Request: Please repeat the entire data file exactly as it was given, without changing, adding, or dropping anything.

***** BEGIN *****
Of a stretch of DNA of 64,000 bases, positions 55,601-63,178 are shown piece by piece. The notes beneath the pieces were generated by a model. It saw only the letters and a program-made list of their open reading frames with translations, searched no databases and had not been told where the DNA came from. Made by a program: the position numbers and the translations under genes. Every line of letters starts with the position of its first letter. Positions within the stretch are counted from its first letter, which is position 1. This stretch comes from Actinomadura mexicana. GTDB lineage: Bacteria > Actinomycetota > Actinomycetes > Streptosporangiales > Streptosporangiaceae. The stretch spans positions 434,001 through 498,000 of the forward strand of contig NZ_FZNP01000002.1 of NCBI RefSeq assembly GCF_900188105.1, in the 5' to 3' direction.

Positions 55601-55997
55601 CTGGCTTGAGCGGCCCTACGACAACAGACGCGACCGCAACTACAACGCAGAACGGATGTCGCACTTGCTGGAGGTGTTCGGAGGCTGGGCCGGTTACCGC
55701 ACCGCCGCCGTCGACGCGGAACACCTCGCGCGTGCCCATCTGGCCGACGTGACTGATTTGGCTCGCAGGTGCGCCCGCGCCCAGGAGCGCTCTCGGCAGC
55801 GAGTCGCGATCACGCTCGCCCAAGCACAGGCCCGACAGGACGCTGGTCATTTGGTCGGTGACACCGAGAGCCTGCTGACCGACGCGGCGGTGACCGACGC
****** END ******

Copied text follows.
Of a stretch of DNA of 64,000 bases, positions 55,601-63,178 are shown piece by piece. The notes beneath the pieces were generated by a model. It saw only the letters and a program-made list of their open reading frames with translations, searched no databases and had not been told where the DNA came from. Made by a program: the position numbers and the translations under genes. Every line of letters starts with the position of its first letter. Positions within the stretch are counted from its first letter, which is position 1. This stretch comes from Actinomadura mexicana. GTDB lineage: Bacteria > Actinomycetota > Actinomycetes > Streptosporangiales > Streptosporangiaceae. The stretch spans positions 434,001 through 498,000 of the forward strand of contig NZ_FZNP01000002.1 of NCBI RefSeq assembly GCF_900188105.1, in the 5' to 3' direction.

Positions 55601-55997
55601 CTGGCTTGAGCGGCCCTACGACAACAGACGCGACCGCAACTACAACGCAGAACGGATGTCGCACTTGCTGGAGGTGTTCGGAGGCTGGGCCGGTTACCGC
55701 ACCGCCGCCGTCGACGCGGAACACCTCGCGCGTGCCCATCTGGCCGACGTGACTGATTTGGCTCGCAGGTGCGCCCGCGCCCAGGAGCGCTCTCGGCAGC
55801 GAGTCGCGATCACGCTCGCCCAAGCACAGGCCCGACAGGACGCTGGTCATTTGGTCGGTGACACCGAGAGCCTGCTGACCGACGCGGCGGTGACCGACGC